2. Complaint Resolution Policies
We mentioned above that checking in on the progress of projects is a great way to avoid last-minute disasters and client complaints or disputes. But sometimes, despite your best efforts, clients will be unhappy. When that happens, it's crucial to have a plan for resolving the conflict to prevent lawsuits.
COMPLAINT RESOLUTION PROCEDURES DOCUMENT PROBLEMS, PROTECT YOU IN LAWSUITS, AND HELP RESOLVE ISSUES QUICKLY.
Think of it this way: client lawsuits can have the financial effect of a major robbery on your business. If a project management audit is the lock on your door, a complaint resolution policy is the burglar alarm. It kicks in once something has gone wrong and is a last line of defense to prevent the lawsuit.
Currently, while 83 percent of insureon customers say they work diligently to resolve client complaints in a timely fashion, only 47 percent have written client complaint resolution policies in place. This isn't surprising, given that most of our customers are the only person in their business. But as with project management procedures, written policies are worth having and can be done simply. For example, a single-page client complaint resolution policy might look like this:
- Acknowledge and document complaint
- Investigate complaint
- Resolve complaint
- Communicate resolution to customer
- Follow up with customer
Sounds simple, right? Unfortunately, when a customer is angry (especially if they're in the wrong), it can be difficult to address the problem head on. It may be tempting to take the path of least resistance and ignore the problem or do the thing that's satisfying in the short term and tell the customer off.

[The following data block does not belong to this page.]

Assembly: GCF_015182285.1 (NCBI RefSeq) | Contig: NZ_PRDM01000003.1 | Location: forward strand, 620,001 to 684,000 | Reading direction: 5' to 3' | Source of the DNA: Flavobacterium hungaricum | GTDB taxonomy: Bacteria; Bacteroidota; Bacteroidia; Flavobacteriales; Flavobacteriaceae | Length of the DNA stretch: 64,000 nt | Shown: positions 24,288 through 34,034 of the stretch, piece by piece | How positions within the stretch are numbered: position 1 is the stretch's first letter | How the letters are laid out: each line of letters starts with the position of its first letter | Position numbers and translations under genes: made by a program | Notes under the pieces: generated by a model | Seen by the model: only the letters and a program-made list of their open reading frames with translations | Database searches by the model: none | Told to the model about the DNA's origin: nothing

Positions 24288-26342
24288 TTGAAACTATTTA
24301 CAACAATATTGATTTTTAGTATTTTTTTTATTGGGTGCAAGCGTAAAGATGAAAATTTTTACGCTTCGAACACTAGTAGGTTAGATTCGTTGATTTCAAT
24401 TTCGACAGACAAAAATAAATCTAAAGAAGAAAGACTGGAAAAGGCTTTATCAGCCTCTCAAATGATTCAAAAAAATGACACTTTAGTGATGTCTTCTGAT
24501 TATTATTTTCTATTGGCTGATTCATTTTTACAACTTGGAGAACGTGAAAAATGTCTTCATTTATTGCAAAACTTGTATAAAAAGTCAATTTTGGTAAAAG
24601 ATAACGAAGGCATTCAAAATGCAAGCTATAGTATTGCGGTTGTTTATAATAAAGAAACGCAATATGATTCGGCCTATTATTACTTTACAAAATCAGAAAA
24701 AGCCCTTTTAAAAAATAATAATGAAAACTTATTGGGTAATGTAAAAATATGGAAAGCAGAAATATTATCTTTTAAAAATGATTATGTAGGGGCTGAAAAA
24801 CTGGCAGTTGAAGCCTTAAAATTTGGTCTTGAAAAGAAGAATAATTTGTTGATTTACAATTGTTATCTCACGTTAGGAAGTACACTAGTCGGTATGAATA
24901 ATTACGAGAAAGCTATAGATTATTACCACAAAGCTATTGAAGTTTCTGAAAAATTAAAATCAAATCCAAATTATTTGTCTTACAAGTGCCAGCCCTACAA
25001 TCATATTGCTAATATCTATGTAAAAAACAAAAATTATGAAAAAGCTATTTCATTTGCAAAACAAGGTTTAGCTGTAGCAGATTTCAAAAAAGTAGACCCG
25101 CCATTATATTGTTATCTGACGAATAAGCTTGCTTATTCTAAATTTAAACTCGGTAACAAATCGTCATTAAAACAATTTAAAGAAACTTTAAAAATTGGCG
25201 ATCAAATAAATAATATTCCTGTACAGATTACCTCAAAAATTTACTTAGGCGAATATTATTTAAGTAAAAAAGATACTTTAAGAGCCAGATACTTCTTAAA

But as Robert Covington reminds us, "ensuring that customer issues are resolved is critical to maintaining reference-able customers, and… some formal means of tracking can help to ensure that no complaints fall through the cracks."
In other words: you'd better have a system, or you can forget about those references.
Why Might The Customers Be Angry?
Of course, nearly anything can go wrong during the course of a client relationship. But one thing that's almost guaranteed to upset customers is failing to protect their personal data, either by enabling a data breach, failing to prevent a breach, or recommending a vendor or service provider that ultimately gets breached. Below is a snapshot in pie charts of the ways our clients handle customer data.
Of the 8,651 customers who were directly asked about customer data, 25 percent noted that they were “responsible” for customer data and 19 percent said they set customers up with third-party providers that host their data. Further, 12 percent store customer data and 3 percent admit to sharing it with others. Slicing those numbers conservatively, that means that at least a quarter – and possibly more than half – of IT business owners applying for coverage with us could have cyber liability in the event of a data breach. Yikes.
For those that are directly responsible for data, Cyber Liability Insurance could handle the costs associated with recovering from a breach. For the others, Errors & Omissions Insurance would likely cover the legal costs if the customer sued over the recommendation.
How Do You Interact with Customer Data?
To-do item: Create a one-page process for handling and resolving customer complaints (e.g., using the five questions above).
Risks managed: Customer lawsuits.
Next: 3. Contracts